Most chemists I meet utilizing flash chromatography use linear gradients. These gradients are either very generic (X% to Y% over a certain time or volume) or can be complex with multiple slope changes and even isocratic holds. These complex gradients are often created during a purification to get the desired separation because the generic gradient does not provide enough separation for the target compound needing purification.
Rarely do I see chemists designing and using step gradients for their flash chromatography. You may be asking – what is a step gradient?
Well, a step gradient is a method designed with individual vertical and horizontal segments or steps, like stairs. These stairs or steps can be short or tall, short or long, increasing the solvent strength over time to create an improved separation for your target compound or compounds. Step gradients are very often used in natural product research, mimicking the extraction approach – start weak (hexane) and increase polarity by switching to other solvents, e.g., DCM, EtOAc, methanol, etc.
Flash chromatography step gradients are not typically that drastic, only using solvent polarity changes of increasing strength with a pair of solvents. The theory is that a mixture of compounds will have different solubility in the elution solvents and, by using steps of a certain solvent blend, some compounds will elute, and others will not, until a stronger solvent blend is encountered, Figure 1. This is true for both normal- and reversed-phase.
Figure 1. Comparison of a linear gradient (top) and step gradient (bottom). The step gradient provides a better separation for the targeted compound, circled, using less solvent.
How are step gradients created? Normally, TLC data from two plates developed using the same solvents in different ratios is used. Biotage flash chromatography systems can interpret the data and convert it to a step gradient.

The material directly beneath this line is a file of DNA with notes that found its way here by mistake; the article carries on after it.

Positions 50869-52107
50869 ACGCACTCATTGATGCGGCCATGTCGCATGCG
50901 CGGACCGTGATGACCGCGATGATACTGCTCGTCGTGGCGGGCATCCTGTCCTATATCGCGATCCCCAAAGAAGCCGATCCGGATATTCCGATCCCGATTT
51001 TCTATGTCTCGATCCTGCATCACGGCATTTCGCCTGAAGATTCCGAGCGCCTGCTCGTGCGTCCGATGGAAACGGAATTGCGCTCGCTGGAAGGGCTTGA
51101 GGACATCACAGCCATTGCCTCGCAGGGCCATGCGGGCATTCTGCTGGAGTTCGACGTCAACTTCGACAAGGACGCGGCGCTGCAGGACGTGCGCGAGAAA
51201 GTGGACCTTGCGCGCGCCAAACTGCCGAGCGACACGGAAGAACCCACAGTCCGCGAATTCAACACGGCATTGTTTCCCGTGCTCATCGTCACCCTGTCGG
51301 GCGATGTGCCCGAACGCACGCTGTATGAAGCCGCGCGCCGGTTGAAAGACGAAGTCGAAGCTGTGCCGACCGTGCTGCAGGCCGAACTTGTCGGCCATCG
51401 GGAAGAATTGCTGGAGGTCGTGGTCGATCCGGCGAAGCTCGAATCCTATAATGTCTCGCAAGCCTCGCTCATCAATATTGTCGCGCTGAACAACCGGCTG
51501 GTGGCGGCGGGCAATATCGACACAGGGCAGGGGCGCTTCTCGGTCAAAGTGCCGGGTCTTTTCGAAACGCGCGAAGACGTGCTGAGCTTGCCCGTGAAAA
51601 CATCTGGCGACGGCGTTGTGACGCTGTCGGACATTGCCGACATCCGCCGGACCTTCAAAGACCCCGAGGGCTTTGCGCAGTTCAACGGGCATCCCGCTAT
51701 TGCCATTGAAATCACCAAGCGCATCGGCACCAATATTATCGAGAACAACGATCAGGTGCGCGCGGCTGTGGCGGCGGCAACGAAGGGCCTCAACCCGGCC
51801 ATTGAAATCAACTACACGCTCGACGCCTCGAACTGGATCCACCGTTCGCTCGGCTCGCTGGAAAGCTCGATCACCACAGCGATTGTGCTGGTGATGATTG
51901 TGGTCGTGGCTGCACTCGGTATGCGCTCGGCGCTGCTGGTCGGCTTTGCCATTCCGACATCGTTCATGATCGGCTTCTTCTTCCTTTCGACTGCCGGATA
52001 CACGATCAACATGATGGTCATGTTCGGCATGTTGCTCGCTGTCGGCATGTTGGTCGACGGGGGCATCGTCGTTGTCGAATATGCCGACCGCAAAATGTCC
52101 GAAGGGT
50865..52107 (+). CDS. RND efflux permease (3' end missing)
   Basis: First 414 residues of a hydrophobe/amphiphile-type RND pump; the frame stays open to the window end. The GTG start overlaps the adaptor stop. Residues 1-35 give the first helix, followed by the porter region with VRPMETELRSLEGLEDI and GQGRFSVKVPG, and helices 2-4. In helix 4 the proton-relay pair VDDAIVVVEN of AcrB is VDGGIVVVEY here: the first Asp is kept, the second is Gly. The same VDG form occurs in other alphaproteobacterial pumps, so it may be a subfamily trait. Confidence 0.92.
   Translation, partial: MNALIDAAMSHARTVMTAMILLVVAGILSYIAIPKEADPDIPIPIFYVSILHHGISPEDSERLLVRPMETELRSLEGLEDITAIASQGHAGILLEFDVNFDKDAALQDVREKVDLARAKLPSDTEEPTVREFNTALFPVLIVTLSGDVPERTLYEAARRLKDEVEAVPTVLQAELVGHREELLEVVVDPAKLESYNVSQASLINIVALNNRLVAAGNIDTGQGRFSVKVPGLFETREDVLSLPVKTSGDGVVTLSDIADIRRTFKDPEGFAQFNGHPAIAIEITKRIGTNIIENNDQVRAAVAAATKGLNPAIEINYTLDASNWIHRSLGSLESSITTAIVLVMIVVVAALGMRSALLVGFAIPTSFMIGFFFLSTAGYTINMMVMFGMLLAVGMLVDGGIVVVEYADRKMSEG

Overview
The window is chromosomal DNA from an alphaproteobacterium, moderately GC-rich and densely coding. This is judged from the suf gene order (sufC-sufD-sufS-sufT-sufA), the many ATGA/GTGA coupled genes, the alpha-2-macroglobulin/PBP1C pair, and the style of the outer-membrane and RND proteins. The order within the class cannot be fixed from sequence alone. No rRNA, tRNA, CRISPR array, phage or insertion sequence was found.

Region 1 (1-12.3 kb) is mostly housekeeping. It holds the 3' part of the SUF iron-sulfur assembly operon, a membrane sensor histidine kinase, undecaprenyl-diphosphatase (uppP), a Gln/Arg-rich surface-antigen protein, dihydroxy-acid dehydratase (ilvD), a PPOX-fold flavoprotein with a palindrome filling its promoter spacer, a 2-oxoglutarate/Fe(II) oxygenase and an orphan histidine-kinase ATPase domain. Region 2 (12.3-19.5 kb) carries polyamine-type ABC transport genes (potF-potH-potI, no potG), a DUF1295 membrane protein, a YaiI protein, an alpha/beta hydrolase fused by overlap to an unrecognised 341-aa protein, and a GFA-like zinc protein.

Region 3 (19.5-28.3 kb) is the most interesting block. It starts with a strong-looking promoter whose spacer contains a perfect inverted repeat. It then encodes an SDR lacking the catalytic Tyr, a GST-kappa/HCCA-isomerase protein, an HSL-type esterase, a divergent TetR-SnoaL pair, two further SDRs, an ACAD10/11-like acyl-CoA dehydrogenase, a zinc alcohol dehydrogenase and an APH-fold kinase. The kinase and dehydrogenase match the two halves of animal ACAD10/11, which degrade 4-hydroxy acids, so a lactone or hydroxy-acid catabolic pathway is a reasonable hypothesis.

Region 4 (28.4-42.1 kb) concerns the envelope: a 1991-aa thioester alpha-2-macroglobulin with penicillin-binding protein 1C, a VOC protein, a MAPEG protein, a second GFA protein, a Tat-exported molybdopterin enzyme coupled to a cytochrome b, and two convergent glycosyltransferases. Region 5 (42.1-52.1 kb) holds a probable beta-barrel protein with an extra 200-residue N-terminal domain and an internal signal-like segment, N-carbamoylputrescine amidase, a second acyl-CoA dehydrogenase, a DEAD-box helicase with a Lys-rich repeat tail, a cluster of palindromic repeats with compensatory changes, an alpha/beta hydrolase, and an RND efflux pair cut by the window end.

Some flash chromatography systems such as the Biotage® Isolera, can convert your linear gradient method to a step gradient method by targeting a specific peak or compound in the chromatogram. The system then creates a step gradient to isolate your target with higher purity using less solvent, Figure 2.
Figure 2. Conversion from a linear gradient (top) to a step gradient (bottom) improved the separation of the target compound (+m/z 314.8) from its trailing by-product (+m/z 298.6) and reduced solvent consumption ~30%.
Step gradients are also helpful in improving reversed-phase purifications, both with synthetic reactions and natural products. One specific popular step gradient application is CBD purification from hemp, Figure 3.
There are a few reasons for this, 1) linear and isocratic methods do not provide enough separation between CBD and other cannabinoids, and 2) step gradients scale up more effectively, especially when using non-gradient creating instrumentation.
Figure 3. Hemp purification using a 70-100% ethanol/water linear gradient (top) and 70-100% ethanol/water step gradient. The step gradient retained the more lipophilic cannabinoids (blue, yellow, pink peaks) better than the more polar CBD green peak while reducing solvent volume ~50%.
So, while linear gradients may be the “easy button”, use a step gradient to maximize target compound purity while reducing the amount of solvent needed for the purification.
For more information on flash chromatography, download our white paper, Inspiring Productivity with Modern Flash Chromatography.